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Discovering the Past of My Paternal Grandmother

Updated on September 18, 2018
Paul Kuehn profile image

Paul was born and grew up in Wisconsin. He is married to a Thai and living in Thailand. He has Swiss, German, and Austrian ancestry.

My Paternal Grandmother and Grandfather's Family

Standing from left to right:  dad, aunt Marie, uncle Augie, aunt Laura, and uncle Dick.  Seated are grandma and grandpa.  Seated in front are aunt Florence and aunt Helen
Standing from left to right: dad, aunt Marie, uncle Augie, aunt Laura, and uncle Dick. Seated are grandma and grandpa. Seated in front are aunt Florence and aunt Helen | Source

The Need to Discover Grandma's Past

Although only living three blocks from my grandparents during the period 1947-1954, I never really got to know grandma when growing up. I used to always tag along with dad when he visited grandma and grandpa, but it always seemed grandma was cold to me and didn't treat me as warmly as my maternal grandmother.

I only learned a few things about grandma from dad, and grandma never mentioned her past to me. According to my father, grandma was born in Austria and immigrated to America when she was a teenager. After living for a while in Pennsylvania, she moved to Door County, Wisconsin, where she married grandpa. Dad never talked about grandma's folks (my great-grandfather and great-grandmother.) Grandma and dad also never made mention of any aunts, uncles, brothers, or sisters that grandma had.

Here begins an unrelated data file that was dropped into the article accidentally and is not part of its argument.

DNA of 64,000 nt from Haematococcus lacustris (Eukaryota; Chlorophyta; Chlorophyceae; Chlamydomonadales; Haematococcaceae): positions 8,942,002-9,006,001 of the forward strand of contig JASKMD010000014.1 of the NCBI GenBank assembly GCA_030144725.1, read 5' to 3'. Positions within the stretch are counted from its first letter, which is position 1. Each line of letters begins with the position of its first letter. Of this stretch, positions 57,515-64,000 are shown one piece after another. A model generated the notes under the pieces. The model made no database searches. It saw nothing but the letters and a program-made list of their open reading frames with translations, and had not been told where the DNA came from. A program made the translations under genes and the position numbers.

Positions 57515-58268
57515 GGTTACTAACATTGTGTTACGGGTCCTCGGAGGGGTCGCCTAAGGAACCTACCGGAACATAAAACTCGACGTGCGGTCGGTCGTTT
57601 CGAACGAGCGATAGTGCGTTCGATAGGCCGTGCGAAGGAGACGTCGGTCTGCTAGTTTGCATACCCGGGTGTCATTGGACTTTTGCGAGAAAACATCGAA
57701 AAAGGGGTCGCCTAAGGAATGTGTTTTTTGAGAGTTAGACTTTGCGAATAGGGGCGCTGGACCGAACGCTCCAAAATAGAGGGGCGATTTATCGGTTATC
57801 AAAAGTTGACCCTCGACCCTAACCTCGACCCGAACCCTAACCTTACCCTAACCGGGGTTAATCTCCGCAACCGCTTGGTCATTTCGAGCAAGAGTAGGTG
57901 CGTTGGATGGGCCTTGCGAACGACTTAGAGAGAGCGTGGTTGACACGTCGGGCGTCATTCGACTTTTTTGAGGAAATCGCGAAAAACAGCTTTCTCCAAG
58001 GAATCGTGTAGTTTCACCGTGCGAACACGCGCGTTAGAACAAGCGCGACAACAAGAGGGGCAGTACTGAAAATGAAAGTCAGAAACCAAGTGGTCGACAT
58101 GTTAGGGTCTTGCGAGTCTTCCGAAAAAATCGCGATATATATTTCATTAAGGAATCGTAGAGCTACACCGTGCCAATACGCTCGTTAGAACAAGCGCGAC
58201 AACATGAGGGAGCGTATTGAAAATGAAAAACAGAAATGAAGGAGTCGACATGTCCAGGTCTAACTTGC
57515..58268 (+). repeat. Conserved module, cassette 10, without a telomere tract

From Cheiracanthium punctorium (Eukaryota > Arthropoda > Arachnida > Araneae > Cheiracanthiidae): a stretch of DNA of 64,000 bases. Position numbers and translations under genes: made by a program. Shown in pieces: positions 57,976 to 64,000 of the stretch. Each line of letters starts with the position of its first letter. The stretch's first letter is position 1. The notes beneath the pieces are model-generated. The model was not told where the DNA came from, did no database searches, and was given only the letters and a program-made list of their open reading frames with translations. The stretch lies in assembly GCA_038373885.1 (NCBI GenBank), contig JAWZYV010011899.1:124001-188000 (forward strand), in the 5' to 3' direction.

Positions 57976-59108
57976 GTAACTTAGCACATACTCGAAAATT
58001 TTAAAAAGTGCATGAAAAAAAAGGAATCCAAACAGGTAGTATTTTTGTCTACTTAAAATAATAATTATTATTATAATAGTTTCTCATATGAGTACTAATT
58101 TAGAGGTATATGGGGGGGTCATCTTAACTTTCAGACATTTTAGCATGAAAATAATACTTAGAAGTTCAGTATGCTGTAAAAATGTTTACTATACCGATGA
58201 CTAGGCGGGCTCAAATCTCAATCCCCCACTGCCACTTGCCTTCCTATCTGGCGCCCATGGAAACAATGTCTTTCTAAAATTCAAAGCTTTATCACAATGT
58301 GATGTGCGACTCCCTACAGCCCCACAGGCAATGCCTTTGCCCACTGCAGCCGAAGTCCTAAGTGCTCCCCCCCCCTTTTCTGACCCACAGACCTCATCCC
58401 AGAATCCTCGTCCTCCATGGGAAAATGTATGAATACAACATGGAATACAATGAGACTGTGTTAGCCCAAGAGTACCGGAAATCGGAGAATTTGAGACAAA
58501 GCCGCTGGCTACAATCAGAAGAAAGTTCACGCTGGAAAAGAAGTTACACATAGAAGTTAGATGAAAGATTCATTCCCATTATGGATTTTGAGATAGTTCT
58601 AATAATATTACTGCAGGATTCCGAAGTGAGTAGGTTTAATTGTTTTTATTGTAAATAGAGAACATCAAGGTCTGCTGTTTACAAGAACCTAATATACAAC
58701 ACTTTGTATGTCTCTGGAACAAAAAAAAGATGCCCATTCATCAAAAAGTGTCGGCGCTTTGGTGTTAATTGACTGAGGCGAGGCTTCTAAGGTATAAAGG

This article is an attempt to discover the past of my grandmother, Mary Elizabeth Kroll Kuehn. From my cousin's genealogy research and my findings on Ancestry.com, I am beginning to reconstruct grandma's life trying to understand her.

My Grandmother at Age 13 in 1900 in Austria

From left to right:  grandma's father, Anton Riedelsperger, grandma, grandma's unidentified stepmother.  In front are grandma's unidentified half-brother and half-sister.
From left to right: grandma's father, Anton Riedelsperger, grandma, grandma's unidentified stepmother. In front are grandma's unidentified half-brother and half-sister. | Source

My Great-Grandmother Mary Kroll

Picture of great-grandmother taken in Austria at an unidentified date
Picture of great-grandmother taken in Austria at an unidentified date | Source

Early Years in Austria 1887-1903

According to genealogy records, my grandma, Mary Elizabeth Kroll Kuehn, was born on March 25, 1887, in Tirol of the Innsbruck State of Austria. Her father, Anton Riedelsperger, who was in the army when younger was born in 1851 also in Tirol. Grandma's mother (my great-grandmother) was Mary Kroll who was born in 1867 in Salzburg.